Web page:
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What is the difference between Mentoring, Coaching and Counselling: The Boundary [5/6]

Posted on 5 November 2021

And where does a boundary need to begin between them for Practitioners?  [Blog five of six]

Authored by Mark West 

Peer Review

Michael Carroll was chosen for this peer review of the proposed model. He professionally trained as a counsellor and went on to become an executive coach, he has written numerous books and journals on the very subject matter of these part mentalised blog posts.

Where is the boundary between coaching and counselling?

It is this section, Carroll (2011) provides the greatest insight that most educational coaching literature has seemed unable to fully explain.

Carroll (2011) stated that if a problem ‘between people’ became thematic or reoccurred for an individual, then the problem would be inside the person and therefore counselling would be needed. In fact, Carroll (2011) expanded upon this to say that if any problem within coaching became a theme or pattern and would not go away then it would be a psychological problem. For example, you can coach someone who has a money problem (a problem ‘outside’) but if they are always having a money problem then the problem lies within the person e.g. gambling. It would be at this point that theme would be pointed out by Carroll (2011) and a suggestion of counselling might be made.

Some literature advises that emotional content should not to be addressed within coaching; Carroll (2011) disputes this idea. Carroll (2011) stated that, “Most coaching problems involved emotions,” it is about what you do with that problem.

In order to get at what this might be like in practical terms, an educational situation was given to Carroll (2011) in order to obtain further clarification.

Scenario Given to Carroll:

A teacher within a coaching session says that they get really angry when a particular child disrespects them by refusing to follow instructions they have given. A few examples below are given as to how this could be approached based on the area of work done with the client/coachee.

Table 6: Potential approach enacted in a scenario based upon the location of a problem

This perspective on the boundary between coaching and counselling gives permission to coaches to use many of the skills, concepts and theories from the profession of counselling.

Dryden and Kwiatkowski (1989) might support this idea as they see the skills of counselling as a component, which can be separated. This would also give credence to Well and Spinks’ (1997) who argue that counselling can be seen as an applied communication skill to be used with employees, which could be transferred to a coaching modality. This is also similar to Thomas and Smith’s (2004) coaching model, which advocates the concepts of working with ‘self-talk’, ‘emotions’ in the moment and other concepts and theories, which draw from the counselling profession. Or Allan’s (2007) identified benefits of coaching considering ‘negative thoughts’ and ‘limiting beliefs’ would be also be appropriate.

However, what is concerning with all these authors is that they place no boundary on how these concepts should be used. For example, to explore the possible cognitive processes or ‘self-talk’ of a colleague in order to transform perspective on a bad working relationship would be considered okay as the ‘problem’ is between the coachee and the other. But it should noted that an unqualified, unsupervised coach starting to work with a client on their cognitive processes and ‘make them better’ should be treated with extreme caution and could be considered unethical, potentially opening the door to psychological damage. This same concern is echoed in the field of therapy by authors such as Spinelli (2008), Bueno (2010), Bachinkirova and Cox (2005) who consider the unqualified nature of coaches a concern. Passmore (2006) rightfully states that the world of coaching needs to reflect upon the lessons of counselling.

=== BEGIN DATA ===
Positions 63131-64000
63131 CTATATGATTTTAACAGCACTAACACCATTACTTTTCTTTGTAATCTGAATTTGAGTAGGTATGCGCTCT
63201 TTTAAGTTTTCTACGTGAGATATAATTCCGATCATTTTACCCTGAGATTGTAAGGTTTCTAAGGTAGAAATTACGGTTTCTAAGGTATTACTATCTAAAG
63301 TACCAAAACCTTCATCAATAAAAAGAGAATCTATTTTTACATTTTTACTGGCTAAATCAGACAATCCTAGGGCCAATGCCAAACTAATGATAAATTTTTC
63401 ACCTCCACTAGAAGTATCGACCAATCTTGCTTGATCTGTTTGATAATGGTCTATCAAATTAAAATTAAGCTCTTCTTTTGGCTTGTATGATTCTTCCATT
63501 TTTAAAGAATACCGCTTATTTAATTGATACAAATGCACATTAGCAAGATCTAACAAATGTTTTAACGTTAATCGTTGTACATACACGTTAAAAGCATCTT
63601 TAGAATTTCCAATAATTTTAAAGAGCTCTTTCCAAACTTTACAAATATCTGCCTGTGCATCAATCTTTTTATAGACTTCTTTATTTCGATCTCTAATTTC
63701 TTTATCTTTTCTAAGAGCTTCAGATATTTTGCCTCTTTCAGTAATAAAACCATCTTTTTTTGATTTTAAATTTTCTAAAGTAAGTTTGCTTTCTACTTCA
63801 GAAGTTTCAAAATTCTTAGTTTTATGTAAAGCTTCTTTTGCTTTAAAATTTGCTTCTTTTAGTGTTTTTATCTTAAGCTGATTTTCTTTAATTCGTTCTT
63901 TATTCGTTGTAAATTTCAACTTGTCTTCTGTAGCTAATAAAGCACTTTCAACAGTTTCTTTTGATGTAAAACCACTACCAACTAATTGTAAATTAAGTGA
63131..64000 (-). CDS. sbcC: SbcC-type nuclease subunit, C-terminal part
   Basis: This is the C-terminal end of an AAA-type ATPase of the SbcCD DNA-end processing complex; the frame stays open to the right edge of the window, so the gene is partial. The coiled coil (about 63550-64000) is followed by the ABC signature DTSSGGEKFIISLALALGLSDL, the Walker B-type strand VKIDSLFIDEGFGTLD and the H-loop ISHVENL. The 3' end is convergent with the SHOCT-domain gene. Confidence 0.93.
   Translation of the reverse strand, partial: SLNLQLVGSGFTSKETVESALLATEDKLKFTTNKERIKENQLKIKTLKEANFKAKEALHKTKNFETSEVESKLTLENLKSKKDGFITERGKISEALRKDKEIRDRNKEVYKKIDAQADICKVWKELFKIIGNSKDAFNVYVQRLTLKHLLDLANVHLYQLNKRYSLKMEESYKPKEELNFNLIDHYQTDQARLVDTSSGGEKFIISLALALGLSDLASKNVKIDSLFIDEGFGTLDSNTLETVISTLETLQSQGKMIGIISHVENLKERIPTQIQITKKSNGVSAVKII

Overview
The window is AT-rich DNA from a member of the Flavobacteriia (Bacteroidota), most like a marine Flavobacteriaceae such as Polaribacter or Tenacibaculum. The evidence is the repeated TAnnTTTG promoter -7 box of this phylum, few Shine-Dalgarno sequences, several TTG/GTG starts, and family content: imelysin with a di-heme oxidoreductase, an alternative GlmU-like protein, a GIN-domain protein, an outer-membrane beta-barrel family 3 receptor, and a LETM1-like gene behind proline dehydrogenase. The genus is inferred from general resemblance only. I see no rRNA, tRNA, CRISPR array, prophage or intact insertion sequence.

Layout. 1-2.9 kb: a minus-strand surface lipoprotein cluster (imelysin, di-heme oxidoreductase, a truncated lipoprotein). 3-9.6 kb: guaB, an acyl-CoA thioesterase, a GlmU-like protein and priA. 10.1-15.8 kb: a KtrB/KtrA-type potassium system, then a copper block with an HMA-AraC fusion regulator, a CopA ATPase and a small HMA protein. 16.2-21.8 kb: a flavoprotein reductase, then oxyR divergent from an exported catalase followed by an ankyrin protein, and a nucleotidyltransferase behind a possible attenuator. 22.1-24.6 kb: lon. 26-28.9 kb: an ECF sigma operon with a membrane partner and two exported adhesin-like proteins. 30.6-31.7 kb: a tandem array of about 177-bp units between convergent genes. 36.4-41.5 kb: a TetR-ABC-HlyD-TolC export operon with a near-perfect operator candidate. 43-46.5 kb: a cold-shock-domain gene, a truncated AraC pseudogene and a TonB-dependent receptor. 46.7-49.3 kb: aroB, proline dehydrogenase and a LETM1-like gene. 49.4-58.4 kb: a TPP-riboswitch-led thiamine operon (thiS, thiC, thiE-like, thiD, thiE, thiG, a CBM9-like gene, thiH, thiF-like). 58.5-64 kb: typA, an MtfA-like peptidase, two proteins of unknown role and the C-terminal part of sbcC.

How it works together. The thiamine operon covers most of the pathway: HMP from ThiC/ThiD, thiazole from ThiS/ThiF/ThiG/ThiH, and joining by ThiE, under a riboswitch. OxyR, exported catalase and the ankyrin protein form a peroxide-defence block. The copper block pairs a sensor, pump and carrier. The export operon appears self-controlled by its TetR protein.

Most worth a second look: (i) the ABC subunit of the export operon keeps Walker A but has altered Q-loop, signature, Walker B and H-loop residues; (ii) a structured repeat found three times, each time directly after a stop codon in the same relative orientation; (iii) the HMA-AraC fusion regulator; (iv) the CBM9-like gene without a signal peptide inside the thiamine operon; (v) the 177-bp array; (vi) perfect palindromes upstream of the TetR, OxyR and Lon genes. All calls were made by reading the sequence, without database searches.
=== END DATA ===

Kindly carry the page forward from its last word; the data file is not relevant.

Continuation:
This would seem to show that the model thus far in our blog has been accurate in discovering the similarities and cross-overs of theory and skills but has fallen short of showing the fundamental difference – the boundary. We shall draw together all the points in our final blog, giving the final model.


Allan, P. (2007) The benefits and impacts of a coaching and mentoring programme for teaching staff in secondary school. International Journal of Evidence Based Coaching and Mentoring, Vol. 17, No. 2, pp. 12- 21.

Bachkirova, T. and Cox, E. (2005) A Bridge Over Troubled Water: bringing together coaching and counselling. Counselling at Work, Spring 2005, Issue 48. pp. 2 – 9.

Bueno, J. (2010) Coaching: one of the fastest growing industries in the world. Therapy Today, September 2010, pp.10- 15.

Carrol, M. (2011) Interview on the Boundary Between Coaching and Counselling. Conducted by West, M. on 20.09.2011 at the home of Carrol, M. (address not disclosed).

Dryden, W. and Kwiatkowski, R. (1989) What is Counselling? Some discussion issues. Journal of Workplace learning, Vol. 1, Issue 3, pp.4-10.

Thomas, W. and Smith, A. (2004) Coaching Solutions. Practical Ways to Improve Performance in Education.

Passmore (2006) Coaching Psychology: Applying Integrative Coaching Within Education

Spinelli, E. (2008) Coaching and Therapy: Similarities and Differences. International Coaching Psychology Review, Vol. 3, No. 3, pp.241 – 249.

Wells, B. and Spinks, N. (1997) Counselling Employees: an applied communication skill. Career Development International, Vol. 2, Issue 2, pp. 93 – 98.